Science Inventory

PRODUCTION OF PLANT GROWTH PROMOTING SUBSTANCES IN BACTERIAL ISOLATES FROM THE SEAGRASS RHIZOSPHERE

Citation:

Kurtz, J C., M. A. Savka, L. A. Brown, D F. Yates, AND R D. Devereux. PRODUCTION OF PLANT GROWTH PROMOTING SUBSTANCES IN BACTERIAL ISOLATES FROM THE SEAGRASS RHIZOSPHERE. Presented at 1999 Annual Meeting of the American Society for Microbiology, Chicago, IL, 5/30-6/3/99.

Description:

Plants and rhizosphere bacteria have evolved chemical signals that enable their mutual growth. These relationships have been well investigated with agriculturally important plants, but not in seagrasses, which are important to the stability of estuaries. Seagrasses are rooted in anoxic sediments, where sulfate reduction often serves as the dominant terminal electron accepting process. Among the chemicals produced by rhizosphere bacteria are plant growth-promoting substances, including the auxin indole-3- acetic acid (IAA). In addition, rhizobacteria produce acylated homoserine lactones (AHLs) that serve as autoinducers of bacterial population activities, and interactions of the bacteria with the environment and host plant. The objective of this study was to evaluate the frequency of chemical signaling compounds produced by isolates obtained from the rhizosphere of the seagrass Vallisneria americana. Of 57 heterotrophic, aerobic isolates, representing twelve different genera, 24 produced IAA and/or IAA analogs, as determined by a modified method using the Salkowski reagent and thin layer chromatography. IAA producers included Aeromonas hydrophilia (1 isolate), Aeromonas veronii (11 of 12 isolates), Edwardsiella tarda (1), Listonella anguillarum (1), Pantoea ananas (3), Vibrio fluvialis (3), and Vibrio furnissii (4 of 5 isolates). The incidence of phytohormone-producing strains (42%) is lower than that reported for some fertile soils (86%) but is consistent with other reported terrestrial incidences (24-42%). AHLs have been assayed in these isolates using an Agrobacterium tumefaciens indicator strain harboring lacZ fused to traG in the presence of traR. Strains that produce AHLs induce the indicator strain producing a colorimetric response, as observed in 8 of these isolates. The presence of bacteria in the seagrass rhizosphere that produce IAA and AHLs suggest that these traits are important to the biology of seagrasses and to associated plant-microbe interactions in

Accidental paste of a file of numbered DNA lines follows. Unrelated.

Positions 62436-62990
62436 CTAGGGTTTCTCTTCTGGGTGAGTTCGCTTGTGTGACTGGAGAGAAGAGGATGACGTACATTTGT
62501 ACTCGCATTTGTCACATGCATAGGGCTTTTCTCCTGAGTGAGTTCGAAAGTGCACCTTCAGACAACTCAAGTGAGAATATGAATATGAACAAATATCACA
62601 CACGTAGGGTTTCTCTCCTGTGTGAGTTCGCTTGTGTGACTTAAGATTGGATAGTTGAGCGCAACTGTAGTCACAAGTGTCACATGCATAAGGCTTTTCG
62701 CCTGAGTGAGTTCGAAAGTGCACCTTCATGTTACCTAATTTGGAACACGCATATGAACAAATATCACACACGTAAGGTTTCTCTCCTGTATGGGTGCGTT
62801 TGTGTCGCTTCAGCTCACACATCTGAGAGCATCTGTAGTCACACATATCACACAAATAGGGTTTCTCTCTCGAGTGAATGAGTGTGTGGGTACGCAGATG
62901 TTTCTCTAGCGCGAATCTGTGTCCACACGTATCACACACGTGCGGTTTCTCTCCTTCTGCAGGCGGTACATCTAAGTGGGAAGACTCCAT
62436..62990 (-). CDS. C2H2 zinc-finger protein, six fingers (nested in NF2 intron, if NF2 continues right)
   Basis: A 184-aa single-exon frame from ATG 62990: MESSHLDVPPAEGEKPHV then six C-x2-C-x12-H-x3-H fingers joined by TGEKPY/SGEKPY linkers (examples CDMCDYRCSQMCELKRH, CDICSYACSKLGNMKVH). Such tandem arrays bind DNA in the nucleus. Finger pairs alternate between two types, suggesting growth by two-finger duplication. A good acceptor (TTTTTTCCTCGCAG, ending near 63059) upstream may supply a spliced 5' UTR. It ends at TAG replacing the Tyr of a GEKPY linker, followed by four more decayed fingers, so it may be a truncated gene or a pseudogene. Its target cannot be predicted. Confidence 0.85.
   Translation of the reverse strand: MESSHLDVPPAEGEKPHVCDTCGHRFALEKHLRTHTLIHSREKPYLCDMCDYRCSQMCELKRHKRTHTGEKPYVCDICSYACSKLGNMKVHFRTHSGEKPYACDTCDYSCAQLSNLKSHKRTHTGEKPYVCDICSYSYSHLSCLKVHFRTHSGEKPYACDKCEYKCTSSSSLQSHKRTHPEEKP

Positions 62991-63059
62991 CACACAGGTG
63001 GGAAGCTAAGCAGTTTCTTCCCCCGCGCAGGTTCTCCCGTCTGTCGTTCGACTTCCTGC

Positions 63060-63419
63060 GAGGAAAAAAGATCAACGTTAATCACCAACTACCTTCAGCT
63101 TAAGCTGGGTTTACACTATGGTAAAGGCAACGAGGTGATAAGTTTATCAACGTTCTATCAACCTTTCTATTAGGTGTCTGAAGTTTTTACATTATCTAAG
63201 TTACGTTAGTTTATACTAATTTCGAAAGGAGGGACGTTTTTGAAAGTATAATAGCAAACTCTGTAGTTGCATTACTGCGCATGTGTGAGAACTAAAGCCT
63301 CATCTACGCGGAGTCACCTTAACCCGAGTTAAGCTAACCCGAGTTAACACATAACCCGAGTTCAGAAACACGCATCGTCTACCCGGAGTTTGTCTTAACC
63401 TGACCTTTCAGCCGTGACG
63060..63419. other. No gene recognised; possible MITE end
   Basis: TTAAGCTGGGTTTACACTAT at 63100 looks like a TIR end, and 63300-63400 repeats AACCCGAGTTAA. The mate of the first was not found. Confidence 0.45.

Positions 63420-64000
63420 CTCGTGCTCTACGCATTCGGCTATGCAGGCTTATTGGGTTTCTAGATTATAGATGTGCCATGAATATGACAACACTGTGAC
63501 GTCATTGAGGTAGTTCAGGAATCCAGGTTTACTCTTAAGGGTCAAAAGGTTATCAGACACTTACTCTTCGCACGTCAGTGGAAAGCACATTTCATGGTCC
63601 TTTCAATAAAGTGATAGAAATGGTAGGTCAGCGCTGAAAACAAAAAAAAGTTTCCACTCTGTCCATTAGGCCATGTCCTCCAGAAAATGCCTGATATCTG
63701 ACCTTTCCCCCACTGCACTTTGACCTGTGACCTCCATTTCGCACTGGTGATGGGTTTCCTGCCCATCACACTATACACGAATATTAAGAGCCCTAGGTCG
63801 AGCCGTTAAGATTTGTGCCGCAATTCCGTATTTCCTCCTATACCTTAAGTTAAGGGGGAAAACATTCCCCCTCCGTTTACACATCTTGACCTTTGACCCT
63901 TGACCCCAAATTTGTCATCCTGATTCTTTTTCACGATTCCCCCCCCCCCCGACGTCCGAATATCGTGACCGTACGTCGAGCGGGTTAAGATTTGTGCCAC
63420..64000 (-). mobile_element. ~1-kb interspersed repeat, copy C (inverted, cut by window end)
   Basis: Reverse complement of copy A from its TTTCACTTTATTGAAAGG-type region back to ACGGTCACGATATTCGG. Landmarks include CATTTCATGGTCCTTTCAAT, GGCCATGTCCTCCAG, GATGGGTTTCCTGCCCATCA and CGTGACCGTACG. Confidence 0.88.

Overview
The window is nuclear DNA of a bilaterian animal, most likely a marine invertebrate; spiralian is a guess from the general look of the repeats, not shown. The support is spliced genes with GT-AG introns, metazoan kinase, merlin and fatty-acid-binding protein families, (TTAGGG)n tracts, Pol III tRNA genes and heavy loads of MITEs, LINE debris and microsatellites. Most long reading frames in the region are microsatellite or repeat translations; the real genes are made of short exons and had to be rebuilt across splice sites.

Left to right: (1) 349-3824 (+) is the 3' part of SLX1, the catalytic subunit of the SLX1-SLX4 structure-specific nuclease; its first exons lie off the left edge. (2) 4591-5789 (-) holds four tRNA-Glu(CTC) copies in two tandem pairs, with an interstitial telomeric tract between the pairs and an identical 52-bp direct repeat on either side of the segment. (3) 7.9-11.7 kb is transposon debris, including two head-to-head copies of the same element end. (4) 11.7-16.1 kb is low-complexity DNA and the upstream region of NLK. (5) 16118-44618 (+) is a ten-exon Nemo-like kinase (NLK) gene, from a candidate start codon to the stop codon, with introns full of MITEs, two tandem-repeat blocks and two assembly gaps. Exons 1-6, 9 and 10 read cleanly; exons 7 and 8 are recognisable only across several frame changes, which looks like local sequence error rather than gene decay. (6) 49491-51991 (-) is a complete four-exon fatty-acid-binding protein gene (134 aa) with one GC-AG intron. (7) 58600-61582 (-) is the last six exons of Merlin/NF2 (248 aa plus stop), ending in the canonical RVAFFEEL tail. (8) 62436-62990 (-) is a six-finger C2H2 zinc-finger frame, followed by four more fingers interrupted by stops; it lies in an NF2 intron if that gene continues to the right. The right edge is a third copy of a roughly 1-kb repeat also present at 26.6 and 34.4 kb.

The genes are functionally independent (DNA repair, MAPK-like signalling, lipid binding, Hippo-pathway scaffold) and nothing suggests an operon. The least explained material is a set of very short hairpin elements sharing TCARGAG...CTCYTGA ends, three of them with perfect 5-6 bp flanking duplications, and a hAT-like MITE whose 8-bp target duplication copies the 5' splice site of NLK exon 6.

Record Details:

Record Type: DOCUMENT (PRESENTATION/ABSTRACT)
Product Published Date: 05/30/1999
Record Last Revised: 12/22/2005
Record ID: 92823

Organization:

U.S. ENVIRONMENTAL PROTECTION AGENCY

OFFICE OF RESEARCH AND DEVELOPMENT

NATIONAL HEALTH AND ENVIRONMENTAL EFFECTS RESEARCH LABORATORY

GULF ECOLOGY DIVISION